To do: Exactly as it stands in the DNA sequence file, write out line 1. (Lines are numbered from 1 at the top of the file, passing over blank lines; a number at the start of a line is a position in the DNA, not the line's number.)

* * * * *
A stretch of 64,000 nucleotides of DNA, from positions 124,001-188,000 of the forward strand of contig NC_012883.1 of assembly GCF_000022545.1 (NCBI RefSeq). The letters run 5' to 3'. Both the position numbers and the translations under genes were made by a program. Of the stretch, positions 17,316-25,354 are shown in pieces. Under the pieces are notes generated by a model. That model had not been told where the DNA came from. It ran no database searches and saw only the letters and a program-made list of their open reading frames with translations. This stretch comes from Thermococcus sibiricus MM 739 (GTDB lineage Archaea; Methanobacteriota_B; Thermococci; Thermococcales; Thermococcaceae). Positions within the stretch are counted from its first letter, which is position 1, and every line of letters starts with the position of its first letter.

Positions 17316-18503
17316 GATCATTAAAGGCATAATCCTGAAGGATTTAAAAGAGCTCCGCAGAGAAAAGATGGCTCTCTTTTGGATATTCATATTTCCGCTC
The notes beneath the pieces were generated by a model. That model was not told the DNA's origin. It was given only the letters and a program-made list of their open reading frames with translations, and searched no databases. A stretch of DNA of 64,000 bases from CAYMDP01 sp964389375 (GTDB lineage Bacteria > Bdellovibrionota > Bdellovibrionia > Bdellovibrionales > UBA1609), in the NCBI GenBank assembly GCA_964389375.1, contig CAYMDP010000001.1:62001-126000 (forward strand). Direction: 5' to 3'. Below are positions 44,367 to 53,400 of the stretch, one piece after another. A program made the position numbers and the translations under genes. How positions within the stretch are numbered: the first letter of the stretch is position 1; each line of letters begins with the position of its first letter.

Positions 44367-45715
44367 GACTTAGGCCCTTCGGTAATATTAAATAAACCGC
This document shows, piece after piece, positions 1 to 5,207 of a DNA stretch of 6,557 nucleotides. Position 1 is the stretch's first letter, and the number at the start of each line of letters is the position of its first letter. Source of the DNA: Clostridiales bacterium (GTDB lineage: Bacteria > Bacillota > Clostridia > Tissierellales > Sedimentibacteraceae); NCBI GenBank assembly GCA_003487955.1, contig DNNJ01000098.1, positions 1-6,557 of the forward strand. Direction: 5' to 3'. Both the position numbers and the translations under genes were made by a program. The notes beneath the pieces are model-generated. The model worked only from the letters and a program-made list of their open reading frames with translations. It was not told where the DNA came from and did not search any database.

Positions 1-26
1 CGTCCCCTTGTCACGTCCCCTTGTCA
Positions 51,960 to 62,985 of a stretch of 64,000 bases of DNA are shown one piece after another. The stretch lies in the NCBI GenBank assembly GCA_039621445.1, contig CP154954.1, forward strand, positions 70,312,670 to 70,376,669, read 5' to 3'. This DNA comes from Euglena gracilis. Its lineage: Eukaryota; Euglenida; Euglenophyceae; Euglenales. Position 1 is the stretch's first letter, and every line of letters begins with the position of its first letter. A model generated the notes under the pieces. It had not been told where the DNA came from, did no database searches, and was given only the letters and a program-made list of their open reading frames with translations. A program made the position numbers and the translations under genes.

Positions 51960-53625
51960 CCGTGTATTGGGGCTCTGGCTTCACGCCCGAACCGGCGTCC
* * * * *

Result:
A stretch of 64,000 nucleotides of DNA, from positions 124,001-188,000 of the forward strand of contig NC_012883.1 of assembly GCF_000022545.1 (NCBI RefSeq). The letters run 5' to 3'. Both the position numbers and the translations under genes were made by a program. Of the stretch, positions 17,316-25,354 are shown in pieces. Under the pieces are notes generated by a model. That model had not been told where the DNA came from. It ran no database searches and saw only the letters and a program-made list of their open reading frames with translations. This stretch comes from Thermococcus sibiricus MM 739 (GTDB lineage Archaea; Methanobacteriota_B; Thermococci; Thermococcales; Thermococcaceae). Positions within the stretch are counted from its first letter, which is position 1, and every line of letters starts with the position of its first letter.